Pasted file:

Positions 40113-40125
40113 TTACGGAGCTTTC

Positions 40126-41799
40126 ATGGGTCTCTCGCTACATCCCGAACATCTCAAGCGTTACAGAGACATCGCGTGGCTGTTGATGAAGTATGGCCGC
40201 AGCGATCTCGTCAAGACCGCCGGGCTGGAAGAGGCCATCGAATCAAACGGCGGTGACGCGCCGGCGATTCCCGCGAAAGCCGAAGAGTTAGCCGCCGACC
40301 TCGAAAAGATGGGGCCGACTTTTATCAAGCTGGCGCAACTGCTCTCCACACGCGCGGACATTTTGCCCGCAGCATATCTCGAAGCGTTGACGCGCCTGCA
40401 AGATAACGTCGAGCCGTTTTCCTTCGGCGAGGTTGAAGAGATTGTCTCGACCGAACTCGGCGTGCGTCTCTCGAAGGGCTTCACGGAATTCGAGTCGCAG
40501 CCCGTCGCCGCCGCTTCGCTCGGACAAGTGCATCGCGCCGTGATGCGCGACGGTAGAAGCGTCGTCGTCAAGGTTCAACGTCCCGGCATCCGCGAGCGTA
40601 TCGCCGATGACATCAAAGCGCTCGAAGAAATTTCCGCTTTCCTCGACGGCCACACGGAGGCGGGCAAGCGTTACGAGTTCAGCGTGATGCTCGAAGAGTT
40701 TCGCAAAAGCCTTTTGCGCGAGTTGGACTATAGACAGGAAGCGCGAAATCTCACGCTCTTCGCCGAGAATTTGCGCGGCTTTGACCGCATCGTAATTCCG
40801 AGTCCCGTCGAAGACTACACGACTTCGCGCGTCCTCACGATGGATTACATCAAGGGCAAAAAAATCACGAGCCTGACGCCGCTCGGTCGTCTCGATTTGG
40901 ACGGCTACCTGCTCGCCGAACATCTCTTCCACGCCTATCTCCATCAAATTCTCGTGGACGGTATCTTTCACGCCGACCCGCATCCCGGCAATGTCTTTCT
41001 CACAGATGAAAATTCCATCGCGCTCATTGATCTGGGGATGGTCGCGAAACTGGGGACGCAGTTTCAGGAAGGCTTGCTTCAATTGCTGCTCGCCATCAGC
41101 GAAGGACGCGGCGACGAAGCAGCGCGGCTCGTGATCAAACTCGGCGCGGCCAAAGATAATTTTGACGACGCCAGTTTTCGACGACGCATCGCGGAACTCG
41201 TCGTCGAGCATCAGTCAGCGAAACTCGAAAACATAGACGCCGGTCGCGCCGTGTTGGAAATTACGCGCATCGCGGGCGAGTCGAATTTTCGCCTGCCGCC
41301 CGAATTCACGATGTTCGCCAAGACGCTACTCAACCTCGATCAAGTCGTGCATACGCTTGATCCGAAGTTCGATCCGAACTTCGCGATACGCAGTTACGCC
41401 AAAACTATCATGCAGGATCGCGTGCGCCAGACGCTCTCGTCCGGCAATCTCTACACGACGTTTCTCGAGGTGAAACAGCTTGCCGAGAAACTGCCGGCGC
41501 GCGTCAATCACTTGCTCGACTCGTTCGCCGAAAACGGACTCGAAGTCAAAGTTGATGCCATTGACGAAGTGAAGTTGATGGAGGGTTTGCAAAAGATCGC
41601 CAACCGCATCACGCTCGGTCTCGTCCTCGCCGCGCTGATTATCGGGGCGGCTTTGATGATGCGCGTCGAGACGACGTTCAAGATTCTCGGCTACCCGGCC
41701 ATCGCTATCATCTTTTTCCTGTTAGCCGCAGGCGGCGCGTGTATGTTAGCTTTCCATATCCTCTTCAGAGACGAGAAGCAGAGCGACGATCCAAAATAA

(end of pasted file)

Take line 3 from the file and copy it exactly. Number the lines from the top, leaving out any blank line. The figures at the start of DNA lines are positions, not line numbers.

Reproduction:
Positions 40126-41799